← Back to blog posts
Company updates
December 18, 2023
Company updates

The Polymesh Association expands with a new hire! Meet Marcin Pastecki, Senior Platform Engineer

Joining the team is Marcin Pastecki as Senior Platform Engineer, with more than 17 years of experience in Information Technology, including experience with Polymesh infrastructure.

The Polymesh Association is excited to announce a new hire! Joining the team is Marcin Pastecki as Senior Platform Engineer. 

Marcin has more than 17 years of experience in Information Technology (IT), including experience with Polymesh infrastructure from his prior role at Polymath. He joined Polymath in 2021, playing a key role in infrastructure management for the initial deployment of Polymesh and later the Capital Platform built on top of it. 

Before working in blockchain, Marcin worked in IT roles managing infrastructure teams and consulting for various projects. He holds a BSc in Computer Science from the Katowice Institute of Information Technologies.

Below, we chat to Marcin about his role and familiarity with Polymesh, what infrastructure management entails, blockchain projects he finds interesting, his view on the industry long-term, and what he’d tell developers just beginning their career journey or venture into blockchain.

What is your role at the Polymesh Association? 

Marcin: I’m joining the Infrastructure Platform Team as Senior Platform Engineer. This team is responsible for everything related to our CI/CD (continuous information/delivery) processes and managing our whole IT infrastructure.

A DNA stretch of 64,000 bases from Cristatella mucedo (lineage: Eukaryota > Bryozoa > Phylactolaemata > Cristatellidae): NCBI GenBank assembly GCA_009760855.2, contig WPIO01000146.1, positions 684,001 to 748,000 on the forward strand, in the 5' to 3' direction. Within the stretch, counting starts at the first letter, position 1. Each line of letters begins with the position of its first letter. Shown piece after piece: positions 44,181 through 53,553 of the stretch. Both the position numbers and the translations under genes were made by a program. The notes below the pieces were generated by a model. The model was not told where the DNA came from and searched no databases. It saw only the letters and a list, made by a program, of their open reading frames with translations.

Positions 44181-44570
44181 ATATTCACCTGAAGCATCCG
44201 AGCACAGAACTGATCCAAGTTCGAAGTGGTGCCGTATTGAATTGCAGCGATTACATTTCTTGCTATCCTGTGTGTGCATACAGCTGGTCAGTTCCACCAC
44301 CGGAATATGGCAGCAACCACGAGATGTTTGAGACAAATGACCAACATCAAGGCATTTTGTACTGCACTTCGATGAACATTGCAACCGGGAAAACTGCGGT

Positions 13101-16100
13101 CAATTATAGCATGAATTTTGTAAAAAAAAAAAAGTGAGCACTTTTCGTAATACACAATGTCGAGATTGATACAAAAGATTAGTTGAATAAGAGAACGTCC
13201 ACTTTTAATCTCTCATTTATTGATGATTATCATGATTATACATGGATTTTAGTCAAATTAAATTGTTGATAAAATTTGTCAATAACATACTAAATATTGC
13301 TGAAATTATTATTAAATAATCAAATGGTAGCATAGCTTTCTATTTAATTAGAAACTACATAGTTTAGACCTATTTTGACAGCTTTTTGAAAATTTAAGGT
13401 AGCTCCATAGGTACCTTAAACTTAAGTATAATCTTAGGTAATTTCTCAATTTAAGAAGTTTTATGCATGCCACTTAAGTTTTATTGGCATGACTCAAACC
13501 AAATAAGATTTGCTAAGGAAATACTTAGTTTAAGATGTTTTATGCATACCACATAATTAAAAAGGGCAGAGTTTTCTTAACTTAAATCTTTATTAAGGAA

The main goal of the platform team is to provide developers with an environment that’s easy to use while also secure and reliable. Those are buzzwords, but that is the idea. On the infrastructure team, it’s my responsibility to ensure infrastructure-related tooling meets this goal. 

With a team dedicated to this, our infrastructure and services become faster and more quickly available to developers and the community.

What does infrastructure at Polymesh entail?

Marcin: A lot of engineering work happens in the background, but the end goal is to make the application available to customers, clients, and the community. An application can be many things. We have applications within the platform team, applications visible to the outside world, and applications that we manage and deploy for internal use only. 

For the Polymesh Association, some examples include those we offer as open services to the community – the Polymesh Portal, the Polymesh App, APIs, and others – as well as core blockchain-related services and the nodes themselves – RPC nodes, Bootnodes, and Operator nodes. 

Developers code, compile, and test, running everything locally on their machine. Their involvement usually ends there, but it’s important to ensure their code is available to the outside world. This process is highly complex. Platform infrastructure is responsible for taking that complexity away from developers, letting them trigger deployment simply while making the whole thing usable or deployable by everyone. Ensuring high levels of security is also a central focus.